Banks will struggle to hit loan targets
Bank of Ireland and Allied Irish Banks will struggle to reach Government- set targets to lend €3.5 billion each to small businesses this year, according to the head of the Credit Review Office, which adjudicates on appeals from companies rejected for new loans.
John Trethowan, head of the Credit Review Office, expected the banks to make up ground towards these goals in the remainder of the year but said that “it will stretch them” to reach these targets.
The chief executives of the two banks had rejected his call for them to do more to lend to businesses in marginal cases where loans were turned down, he said.
Mr Trethowan said he had met Bank of Ireland chief executive Richie Boucher and AIB chief executive David Duffy since calling on the two lenders in June to make more exceptions to approve new loans for viable small businesses.
His biggest concern, he said, was that there were just three banks lending to small and medium-sized businesses in Ireland – the two main banks and Ulster Bank.
He was speaking after the publication of a report by two Central Bank economists which said Ireland had the second highest rate in the euro zone for borrowers who needed loans but were discouraged from applying in the belief they would be rejected.
This contradicted an earlier Government-commissioned report which showed that a much lower level of borrowers were discouraged from applying for loans.
Irish Banking Federation president John Reynolds said the banks were not attempting to make their lending figures better than they actually were but he conceded lenders needed “to keep probing” to find out why firms that required credit were not applying for loans.
“I don’t believe it is an attempt by the banks to paint a rosier picture. We are in the fifth year of this crisis and it is in our interests to paint the picture as it is,” said Mr Reynolds, who is head of KBC Bank Ireland.
The higher level of loan rejections reflected the tougher economic environment and how difficult it was for firms to be creditworthy, he said.
The Central Bank report found that banks were twice as likely to refuse loans to small businesses compared with the average level across euro zone countries. The banks will come under further scrutiny today as the latest figures for the number of mortgages in arrears are due to be published by the Central Bank.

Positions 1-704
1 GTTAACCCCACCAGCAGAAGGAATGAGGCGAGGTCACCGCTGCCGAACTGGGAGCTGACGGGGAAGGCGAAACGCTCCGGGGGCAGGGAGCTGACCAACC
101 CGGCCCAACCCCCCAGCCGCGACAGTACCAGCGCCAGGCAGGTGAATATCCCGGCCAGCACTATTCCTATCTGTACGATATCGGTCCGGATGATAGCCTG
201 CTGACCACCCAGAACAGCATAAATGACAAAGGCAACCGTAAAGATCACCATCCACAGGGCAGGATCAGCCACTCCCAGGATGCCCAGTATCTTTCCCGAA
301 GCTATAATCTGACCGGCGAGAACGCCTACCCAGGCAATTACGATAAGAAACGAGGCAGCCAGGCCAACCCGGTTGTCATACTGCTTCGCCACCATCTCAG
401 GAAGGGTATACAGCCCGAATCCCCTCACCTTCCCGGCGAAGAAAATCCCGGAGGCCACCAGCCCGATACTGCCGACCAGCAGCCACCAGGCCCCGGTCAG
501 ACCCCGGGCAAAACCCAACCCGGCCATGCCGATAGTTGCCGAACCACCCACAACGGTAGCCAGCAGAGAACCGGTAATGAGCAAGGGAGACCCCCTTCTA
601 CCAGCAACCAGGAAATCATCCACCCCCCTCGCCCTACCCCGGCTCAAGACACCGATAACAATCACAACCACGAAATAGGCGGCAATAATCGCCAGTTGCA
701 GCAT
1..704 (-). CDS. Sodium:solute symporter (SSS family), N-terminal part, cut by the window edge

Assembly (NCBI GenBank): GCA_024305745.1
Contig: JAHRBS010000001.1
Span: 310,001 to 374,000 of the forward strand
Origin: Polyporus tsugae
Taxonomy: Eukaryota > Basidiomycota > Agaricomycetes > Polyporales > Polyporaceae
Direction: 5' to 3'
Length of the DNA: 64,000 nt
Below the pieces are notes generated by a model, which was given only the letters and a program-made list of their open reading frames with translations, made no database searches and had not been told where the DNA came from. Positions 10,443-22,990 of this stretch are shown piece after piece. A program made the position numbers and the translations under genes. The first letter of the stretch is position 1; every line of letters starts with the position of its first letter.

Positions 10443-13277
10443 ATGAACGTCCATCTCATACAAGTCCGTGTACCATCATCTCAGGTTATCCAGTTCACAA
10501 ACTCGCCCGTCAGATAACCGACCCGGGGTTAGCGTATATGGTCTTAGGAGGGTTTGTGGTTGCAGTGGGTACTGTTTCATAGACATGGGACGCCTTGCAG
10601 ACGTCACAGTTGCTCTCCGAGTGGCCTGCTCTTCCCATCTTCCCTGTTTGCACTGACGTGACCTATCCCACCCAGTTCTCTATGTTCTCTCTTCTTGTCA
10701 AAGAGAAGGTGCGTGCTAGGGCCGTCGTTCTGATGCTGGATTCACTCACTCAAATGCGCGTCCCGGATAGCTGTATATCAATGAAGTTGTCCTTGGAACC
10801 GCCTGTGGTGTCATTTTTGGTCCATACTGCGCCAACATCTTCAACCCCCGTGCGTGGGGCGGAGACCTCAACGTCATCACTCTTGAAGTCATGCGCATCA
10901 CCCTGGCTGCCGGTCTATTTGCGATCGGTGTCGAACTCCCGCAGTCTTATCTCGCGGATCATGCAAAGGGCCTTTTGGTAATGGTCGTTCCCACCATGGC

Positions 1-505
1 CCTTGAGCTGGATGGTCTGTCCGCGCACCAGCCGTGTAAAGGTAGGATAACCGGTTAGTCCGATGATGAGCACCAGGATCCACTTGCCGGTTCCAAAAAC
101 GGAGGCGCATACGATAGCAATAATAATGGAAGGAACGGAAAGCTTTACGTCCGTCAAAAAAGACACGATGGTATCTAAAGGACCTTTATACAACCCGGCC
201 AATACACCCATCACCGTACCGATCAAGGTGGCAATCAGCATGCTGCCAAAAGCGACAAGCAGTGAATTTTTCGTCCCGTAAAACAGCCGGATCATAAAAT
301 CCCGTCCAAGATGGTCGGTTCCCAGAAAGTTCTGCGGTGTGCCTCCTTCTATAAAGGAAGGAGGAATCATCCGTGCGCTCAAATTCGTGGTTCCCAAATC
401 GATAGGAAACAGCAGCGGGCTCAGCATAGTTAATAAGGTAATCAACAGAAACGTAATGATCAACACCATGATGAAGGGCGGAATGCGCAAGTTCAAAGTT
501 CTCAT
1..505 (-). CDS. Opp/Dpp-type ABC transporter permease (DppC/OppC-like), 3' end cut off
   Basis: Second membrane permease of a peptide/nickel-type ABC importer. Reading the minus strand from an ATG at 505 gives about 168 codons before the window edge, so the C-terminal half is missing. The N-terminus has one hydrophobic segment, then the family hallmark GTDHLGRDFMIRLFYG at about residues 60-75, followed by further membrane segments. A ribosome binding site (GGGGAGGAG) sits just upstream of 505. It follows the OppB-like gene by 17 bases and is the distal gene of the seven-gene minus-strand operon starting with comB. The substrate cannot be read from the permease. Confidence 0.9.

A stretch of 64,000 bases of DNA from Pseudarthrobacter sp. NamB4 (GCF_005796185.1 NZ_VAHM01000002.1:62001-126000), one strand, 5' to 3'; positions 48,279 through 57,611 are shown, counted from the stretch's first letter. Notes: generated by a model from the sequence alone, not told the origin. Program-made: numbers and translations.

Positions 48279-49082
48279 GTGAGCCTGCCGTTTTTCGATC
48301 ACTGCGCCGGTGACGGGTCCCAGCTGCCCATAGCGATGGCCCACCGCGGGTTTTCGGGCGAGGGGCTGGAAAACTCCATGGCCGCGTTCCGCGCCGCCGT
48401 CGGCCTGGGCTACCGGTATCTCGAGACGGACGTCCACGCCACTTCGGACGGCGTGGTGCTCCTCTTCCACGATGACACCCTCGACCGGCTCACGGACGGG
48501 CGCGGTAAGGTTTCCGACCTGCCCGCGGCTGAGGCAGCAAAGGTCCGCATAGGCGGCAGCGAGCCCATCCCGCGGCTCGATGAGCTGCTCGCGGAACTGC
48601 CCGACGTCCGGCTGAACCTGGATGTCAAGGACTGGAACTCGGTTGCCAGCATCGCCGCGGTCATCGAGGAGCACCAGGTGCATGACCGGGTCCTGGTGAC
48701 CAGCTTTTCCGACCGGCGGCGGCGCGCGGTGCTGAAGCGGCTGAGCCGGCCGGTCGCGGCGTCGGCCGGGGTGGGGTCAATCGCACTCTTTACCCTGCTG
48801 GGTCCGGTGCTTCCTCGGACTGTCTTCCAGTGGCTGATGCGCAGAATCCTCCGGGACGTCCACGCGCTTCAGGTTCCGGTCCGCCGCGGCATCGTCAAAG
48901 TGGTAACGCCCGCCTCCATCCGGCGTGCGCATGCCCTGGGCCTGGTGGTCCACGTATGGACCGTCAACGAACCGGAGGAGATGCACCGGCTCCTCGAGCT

The figures will cover arrears to the end of June, a period for which Bank of Ireland and AIB have already reported increasing levels of missed mortgage repayments among borrowers on last year.
The latest report on lending to small and medium-sized firms has reopened the long-running debate about whether the banks are open for new lending to businesses.
The banking federation rejected the Central Bank report saying that it was at odds with a report by accountancy firm Mazars backed by the Department of Finance. The Central Bank report said almost 15 per cent of borrowers were discouraged from applying for new loans, compared with 6 per cent in the Mazars report.
The banking lobby group said the Mazars report took in a bigger survey sample and showed banks were meeting their requirements.
One of the authors of the Central Bank report, Fergal McCann, said that regardless of whether the euro area or Mazars figures were used, Ireland was second, behind Greece, for the highest level of rejections on loans to small firms.
AIB responded to the report saying it was 17 per cent ahead of its year-to-date target to meet the €3.5 billion in new loans for 2012 but declined to say how much of this related to converting existing overdrafts into term loans.
Converting debt into longer-term loans was equally beneficial to companies, said Mr Reynolds.
Bank of Ireland said it was a concern that a significant number of firms still believed banks were not lending and that steps needed to be taken “to encourage businesses to seek borrowing if required”.